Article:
Mankato West alum takes the reins at Minnesota Fringe Festival

Dawn Bentley at the Rarig Center on the campus of the University of Minnesota.

  • 11-day run begins Aug. 3 on over 15 stages across the Twin Cities

By Michael Lagerquist

Mankato Times

When the Minnesota Fringe Festival begins its 24th season Aug. 3-13, it’s going to highlight the six-month learning curve of 1991 Mankato West High School graduate Dawn (Stevenson) Bentley, its new executive director. It will also display her well-earned abilities in the areas of the arts, non-profit management and heredity.

At a Fringe Festival preview night July 24 at the Rarig Thrust on the campus of the University of Minnesota, she served as hostess, sprinkling self-deprecating jokes and references to the Urban Dictionary into her introductions of the 30, 3-minute show snippets. Although at intermission she claimed to be winging it, it’s safe to say nobody saw her sweat.

Bentley earned her first degree from Hamline University in microbiology. She credits “learning to play the violin, a series of excellent [Mankato West] teachers – Marty Wiltgen and Roger Wilker, specifically, who fostered an appreciation for the literary arts and humanities – and a grandmother who was an artist (primarily a painter) who created a reverence for the arts deep within me” for her appreciation of the arts.

She worked in microbiology for the University of Minnesota and Food and Drug Administration before beginning to work from the home to help technical, scientific and engineering firms with marketing and business development. Following the economic downturn in 2008-09, when many nonprofits cut internal marketing staff, she found a need for her help.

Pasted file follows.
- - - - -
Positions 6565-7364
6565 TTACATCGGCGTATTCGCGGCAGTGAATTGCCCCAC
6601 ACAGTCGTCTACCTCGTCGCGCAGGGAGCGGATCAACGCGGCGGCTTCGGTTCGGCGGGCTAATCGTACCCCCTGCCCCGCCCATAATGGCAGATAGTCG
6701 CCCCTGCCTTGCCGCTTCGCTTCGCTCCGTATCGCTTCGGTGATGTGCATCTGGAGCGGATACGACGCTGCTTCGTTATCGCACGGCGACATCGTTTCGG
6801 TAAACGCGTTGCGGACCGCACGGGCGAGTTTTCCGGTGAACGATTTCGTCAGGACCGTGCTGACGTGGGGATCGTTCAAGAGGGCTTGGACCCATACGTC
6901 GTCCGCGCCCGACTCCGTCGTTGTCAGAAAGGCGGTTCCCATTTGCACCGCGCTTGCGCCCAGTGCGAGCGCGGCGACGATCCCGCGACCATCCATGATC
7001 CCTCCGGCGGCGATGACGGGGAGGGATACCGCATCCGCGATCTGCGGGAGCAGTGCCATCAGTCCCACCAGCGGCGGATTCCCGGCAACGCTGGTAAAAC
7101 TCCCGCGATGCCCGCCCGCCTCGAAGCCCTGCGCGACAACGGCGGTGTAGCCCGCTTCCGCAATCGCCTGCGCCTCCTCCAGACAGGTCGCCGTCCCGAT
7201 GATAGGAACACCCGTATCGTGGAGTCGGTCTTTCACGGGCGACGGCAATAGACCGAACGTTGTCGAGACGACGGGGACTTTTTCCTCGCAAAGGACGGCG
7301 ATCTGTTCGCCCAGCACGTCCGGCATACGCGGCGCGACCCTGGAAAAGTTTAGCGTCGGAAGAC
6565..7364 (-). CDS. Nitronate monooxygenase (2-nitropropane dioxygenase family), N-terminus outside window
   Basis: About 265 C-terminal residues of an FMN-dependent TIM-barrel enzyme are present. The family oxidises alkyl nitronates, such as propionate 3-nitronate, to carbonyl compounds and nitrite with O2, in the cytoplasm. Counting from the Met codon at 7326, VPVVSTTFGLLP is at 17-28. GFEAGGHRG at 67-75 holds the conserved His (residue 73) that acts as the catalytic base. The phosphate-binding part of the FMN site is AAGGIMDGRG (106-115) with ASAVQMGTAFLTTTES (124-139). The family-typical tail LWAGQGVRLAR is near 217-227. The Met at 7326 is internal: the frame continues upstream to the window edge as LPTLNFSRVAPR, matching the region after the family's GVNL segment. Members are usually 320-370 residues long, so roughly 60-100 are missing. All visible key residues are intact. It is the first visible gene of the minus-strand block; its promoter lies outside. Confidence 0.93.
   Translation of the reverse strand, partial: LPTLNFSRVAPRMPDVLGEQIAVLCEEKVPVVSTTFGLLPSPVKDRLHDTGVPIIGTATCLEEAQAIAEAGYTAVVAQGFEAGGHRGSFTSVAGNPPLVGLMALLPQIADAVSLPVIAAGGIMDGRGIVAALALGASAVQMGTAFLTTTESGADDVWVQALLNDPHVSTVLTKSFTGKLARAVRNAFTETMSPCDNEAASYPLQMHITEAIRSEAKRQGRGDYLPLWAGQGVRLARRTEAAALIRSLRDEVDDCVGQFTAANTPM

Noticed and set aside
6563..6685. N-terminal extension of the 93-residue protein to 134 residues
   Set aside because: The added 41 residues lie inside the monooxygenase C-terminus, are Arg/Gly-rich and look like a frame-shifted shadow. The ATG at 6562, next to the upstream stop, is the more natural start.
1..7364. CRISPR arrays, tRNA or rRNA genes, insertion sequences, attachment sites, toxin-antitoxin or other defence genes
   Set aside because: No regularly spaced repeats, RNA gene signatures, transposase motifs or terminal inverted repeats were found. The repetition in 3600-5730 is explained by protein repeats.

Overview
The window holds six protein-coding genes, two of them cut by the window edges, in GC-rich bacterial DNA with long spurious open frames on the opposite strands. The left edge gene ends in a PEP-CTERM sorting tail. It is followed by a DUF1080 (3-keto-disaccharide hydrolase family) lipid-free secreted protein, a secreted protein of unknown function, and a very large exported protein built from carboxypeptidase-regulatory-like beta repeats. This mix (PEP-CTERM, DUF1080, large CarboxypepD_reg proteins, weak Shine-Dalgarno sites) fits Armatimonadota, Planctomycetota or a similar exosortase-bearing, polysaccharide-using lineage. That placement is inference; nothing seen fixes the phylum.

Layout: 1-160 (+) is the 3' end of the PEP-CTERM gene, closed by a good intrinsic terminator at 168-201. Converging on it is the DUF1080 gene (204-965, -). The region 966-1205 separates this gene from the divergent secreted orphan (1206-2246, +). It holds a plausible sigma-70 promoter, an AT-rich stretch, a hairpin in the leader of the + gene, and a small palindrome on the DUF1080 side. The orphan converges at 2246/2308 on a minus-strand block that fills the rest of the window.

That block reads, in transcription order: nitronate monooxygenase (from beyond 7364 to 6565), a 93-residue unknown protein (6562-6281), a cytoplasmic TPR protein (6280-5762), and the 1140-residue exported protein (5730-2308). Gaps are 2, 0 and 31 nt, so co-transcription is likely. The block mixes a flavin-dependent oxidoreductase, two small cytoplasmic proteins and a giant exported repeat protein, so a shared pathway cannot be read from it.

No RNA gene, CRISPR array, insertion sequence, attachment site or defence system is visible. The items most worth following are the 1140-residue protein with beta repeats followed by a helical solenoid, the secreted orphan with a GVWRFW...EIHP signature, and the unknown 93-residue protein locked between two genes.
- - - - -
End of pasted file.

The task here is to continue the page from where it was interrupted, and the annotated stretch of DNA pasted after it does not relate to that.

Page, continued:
“I was intrigued and impressed by the passion with which these clients worked and became reflective on what my own next steps were,” Bentley says. “After some research and contemplation, I entered graduate school – back at Hamline 20+ years later – to pursue a dual Masters in Business Administration and Nonprofit Management with the specific goal to work in the arts, an area I have always been passionate about.”

According to her mother, her daughter’s success comes from an innate drive.

“Dawn’s achievements are on her own determination, for sure,” says her mother, Diana Stevenson, of North Mankato.  “She got her drive to always put her best foot forward from her father.” Harry Stevenson began working after high school, and studied auto mechanics before working as a gas station attendant. “From there,” Diana Stevenson says, “he went on to own North Mankato Standard, Fourth and Madison Standard and South Front Standard, all at the same time.”

Although the curves are different, it’s a path similar to the one his daughter has taken.

After earning her two Master’s degrees, Bentley landed the role of executive director at Art Shanty Projects, where she worked during “a critical time of growth for the winter festival.” Like the Fringe, Shanty is a nonprofit she calls “quintessentially Minnesotan and quirky.” She was there 21/2 years and gained the experience needed for her next job.